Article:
If drinking milk makes you feel gassy and bloated or gives you diarrhea within 30 minutes to two hours, it might be time to switch to a lactose-free milk instead. Lactose-free milk is made by adding enzymes to the milk before you drink it, so your digestive system doesn't have to do the work.
Although anyone can drink lactose-free milk, since it has the same nutritional profile as regular milk, it's especially helpful for people who are lactose intolerant and have a hard time physically digesting lactose.
Lactose-free milk is made by either adding a synthetic lactase enzyme to regular milk to break down the milk before you drink it or by completely straining the lactose out of the milk.
What Is Lactose Intolerance?
Lactose is the main sugar that's naturally found in milk and milk products. The sugar is classified as a disaccharide, or a complex sugar, because it's made from two different simple sugars, called glucose and galactose, that are bonded together. Normally, when you consume lactose, an enzyme called lactase, which is made in a part of your intestine called the jejunum, breaks the lactose down into the two simple sugars so your body can properly absorb them.
If you have lactose intolerance, however, your body doesn't produce enough lactase to break down lactose. As a result, the complex sugar moves through your digestive system whole. When it reaches the large intestine, the bacteria that normally live there start to break it down, or ferment it, and it can cause uncomfortable symptoms, like:
- Stomach pain
According to the Mayo Clinic, these symptoms usually start between 30 minutes and two hours after ingesting milk or another food or drink that contains lactose.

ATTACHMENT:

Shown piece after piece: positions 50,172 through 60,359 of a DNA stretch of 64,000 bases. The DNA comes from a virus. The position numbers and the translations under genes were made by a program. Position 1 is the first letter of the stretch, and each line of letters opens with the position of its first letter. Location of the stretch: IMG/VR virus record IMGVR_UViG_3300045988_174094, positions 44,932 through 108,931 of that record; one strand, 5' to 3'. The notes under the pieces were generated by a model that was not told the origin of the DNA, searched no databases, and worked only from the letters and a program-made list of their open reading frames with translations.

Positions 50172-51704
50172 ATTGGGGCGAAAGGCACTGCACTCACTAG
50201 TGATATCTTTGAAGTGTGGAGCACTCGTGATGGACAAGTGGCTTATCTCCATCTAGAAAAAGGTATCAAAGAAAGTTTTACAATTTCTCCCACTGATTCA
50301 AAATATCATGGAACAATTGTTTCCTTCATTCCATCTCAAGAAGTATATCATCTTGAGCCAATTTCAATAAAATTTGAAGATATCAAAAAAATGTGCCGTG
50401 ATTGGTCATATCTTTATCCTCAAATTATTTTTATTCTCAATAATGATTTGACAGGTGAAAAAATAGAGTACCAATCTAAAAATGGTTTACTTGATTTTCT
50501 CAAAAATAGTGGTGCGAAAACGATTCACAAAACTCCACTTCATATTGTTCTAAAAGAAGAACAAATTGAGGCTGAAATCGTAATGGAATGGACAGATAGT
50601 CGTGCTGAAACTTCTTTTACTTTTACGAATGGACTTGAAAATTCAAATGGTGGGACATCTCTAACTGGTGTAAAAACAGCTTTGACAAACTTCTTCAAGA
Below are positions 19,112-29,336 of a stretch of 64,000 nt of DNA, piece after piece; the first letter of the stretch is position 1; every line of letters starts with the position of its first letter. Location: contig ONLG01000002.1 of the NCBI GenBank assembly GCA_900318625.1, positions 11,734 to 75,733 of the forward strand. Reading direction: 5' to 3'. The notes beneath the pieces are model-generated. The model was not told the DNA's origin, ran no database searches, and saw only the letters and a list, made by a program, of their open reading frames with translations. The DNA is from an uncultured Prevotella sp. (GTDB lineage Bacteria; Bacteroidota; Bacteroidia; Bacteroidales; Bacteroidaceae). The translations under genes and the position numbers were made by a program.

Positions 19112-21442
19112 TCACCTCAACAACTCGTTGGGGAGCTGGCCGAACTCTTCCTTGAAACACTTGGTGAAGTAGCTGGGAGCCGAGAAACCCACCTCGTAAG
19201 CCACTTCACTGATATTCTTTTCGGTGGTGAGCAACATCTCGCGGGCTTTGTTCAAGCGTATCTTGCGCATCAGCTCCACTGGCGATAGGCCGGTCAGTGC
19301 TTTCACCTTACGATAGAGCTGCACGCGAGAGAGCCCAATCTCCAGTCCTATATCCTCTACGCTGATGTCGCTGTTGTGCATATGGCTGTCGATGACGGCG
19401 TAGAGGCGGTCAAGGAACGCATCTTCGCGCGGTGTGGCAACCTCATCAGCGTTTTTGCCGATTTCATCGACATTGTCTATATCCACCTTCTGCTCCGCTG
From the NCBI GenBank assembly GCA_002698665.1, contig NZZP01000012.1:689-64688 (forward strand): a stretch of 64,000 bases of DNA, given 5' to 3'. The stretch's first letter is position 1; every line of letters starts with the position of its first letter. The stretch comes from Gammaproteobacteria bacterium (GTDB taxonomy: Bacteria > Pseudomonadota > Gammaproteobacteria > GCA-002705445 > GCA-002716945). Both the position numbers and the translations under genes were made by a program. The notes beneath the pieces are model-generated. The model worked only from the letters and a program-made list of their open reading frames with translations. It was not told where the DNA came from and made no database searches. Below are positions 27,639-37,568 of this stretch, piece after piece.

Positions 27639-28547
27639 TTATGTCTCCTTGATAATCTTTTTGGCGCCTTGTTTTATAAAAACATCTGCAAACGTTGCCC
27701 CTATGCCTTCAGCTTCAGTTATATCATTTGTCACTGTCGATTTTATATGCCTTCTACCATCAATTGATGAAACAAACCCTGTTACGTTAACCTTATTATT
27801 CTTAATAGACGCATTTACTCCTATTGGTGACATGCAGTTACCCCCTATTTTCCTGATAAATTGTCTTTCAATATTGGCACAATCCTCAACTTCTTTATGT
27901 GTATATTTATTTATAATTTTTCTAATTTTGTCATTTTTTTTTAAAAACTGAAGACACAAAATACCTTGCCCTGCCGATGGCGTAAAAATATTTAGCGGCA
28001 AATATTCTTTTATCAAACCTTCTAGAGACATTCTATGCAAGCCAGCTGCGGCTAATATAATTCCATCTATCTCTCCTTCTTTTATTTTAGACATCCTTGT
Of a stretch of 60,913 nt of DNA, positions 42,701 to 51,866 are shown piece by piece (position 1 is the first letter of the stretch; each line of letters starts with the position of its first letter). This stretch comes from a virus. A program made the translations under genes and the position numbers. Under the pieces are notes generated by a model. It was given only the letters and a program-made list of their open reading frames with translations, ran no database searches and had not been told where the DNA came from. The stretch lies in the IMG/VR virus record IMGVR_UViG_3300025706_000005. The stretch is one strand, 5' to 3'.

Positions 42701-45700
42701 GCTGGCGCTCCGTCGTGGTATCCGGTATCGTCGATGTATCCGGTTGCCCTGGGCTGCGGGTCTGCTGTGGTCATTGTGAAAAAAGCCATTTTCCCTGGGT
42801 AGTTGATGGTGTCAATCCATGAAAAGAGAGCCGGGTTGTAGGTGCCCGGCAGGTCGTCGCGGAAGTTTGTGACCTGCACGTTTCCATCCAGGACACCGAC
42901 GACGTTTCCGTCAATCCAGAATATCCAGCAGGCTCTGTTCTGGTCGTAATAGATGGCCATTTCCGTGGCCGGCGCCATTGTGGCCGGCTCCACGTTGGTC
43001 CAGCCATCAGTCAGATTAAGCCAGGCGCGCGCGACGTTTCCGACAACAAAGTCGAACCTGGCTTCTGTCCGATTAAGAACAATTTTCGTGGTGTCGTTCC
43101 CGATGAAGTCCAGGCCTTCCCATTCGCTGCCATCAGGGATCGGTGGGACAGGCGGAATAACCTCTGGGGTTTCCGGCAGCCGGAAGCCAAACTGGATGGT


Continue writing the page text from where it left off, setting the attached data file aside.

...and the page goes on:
Cause of Lactose Intolerance
When you're a baby, your diet consists almost exclusively of milk, so your intestine makes large amounts of lactase; however, as you age, this natural production decreases because, from an evolutionary perspective, you don't need as much milk to survive.
According to a report that was published in March 2019 in the Journal of Nutrition and Intermediary Metabolism, approximately 75 percent of adults worldwide are lactose intolerant. Not everyone experiences symptoms though, and some people are more sensitive than others.
Some with lactose intolerance are able to tolerate a bit of regular milk, while others experience severe symptoms with exposure to even a small amount of the sugar. If you fall into the latter camp, you may benefit from lactose-free milk.
Lactose Intolerance or Milk Allergy?
Lactose intolerance occurs only in your digestive system and, although it can be extremely uncomfortable, especially if you're really sensitive to lactose, it's not really serious or life-threatening. On the other hand, a milk allergy, which is one of the most common allergies, involves an immune response that's triggered when you consume milk, usually due to one of the proteins: casein or whey. If you're allergic to milk, even a little bit of exposure can produce symptoms like:
- Upset stomach
- Shortness of breath
- Increased heart rate
- Swelling of the throat
Lactose-Free Milk Production
If you're allergic to milk, you'll have to avoid milk and milk products completely and indefinitely. If you're lactose intolerant, you can employ the same solution: simply avoid any foods or drinks that include lactose. Food manufacturers, on the other hand, wanted to find a different way for consumers to deal with such problems. In an effort to make milk that even people with lactose intolerance could drink, food manufacturers introduced lactose-free milk.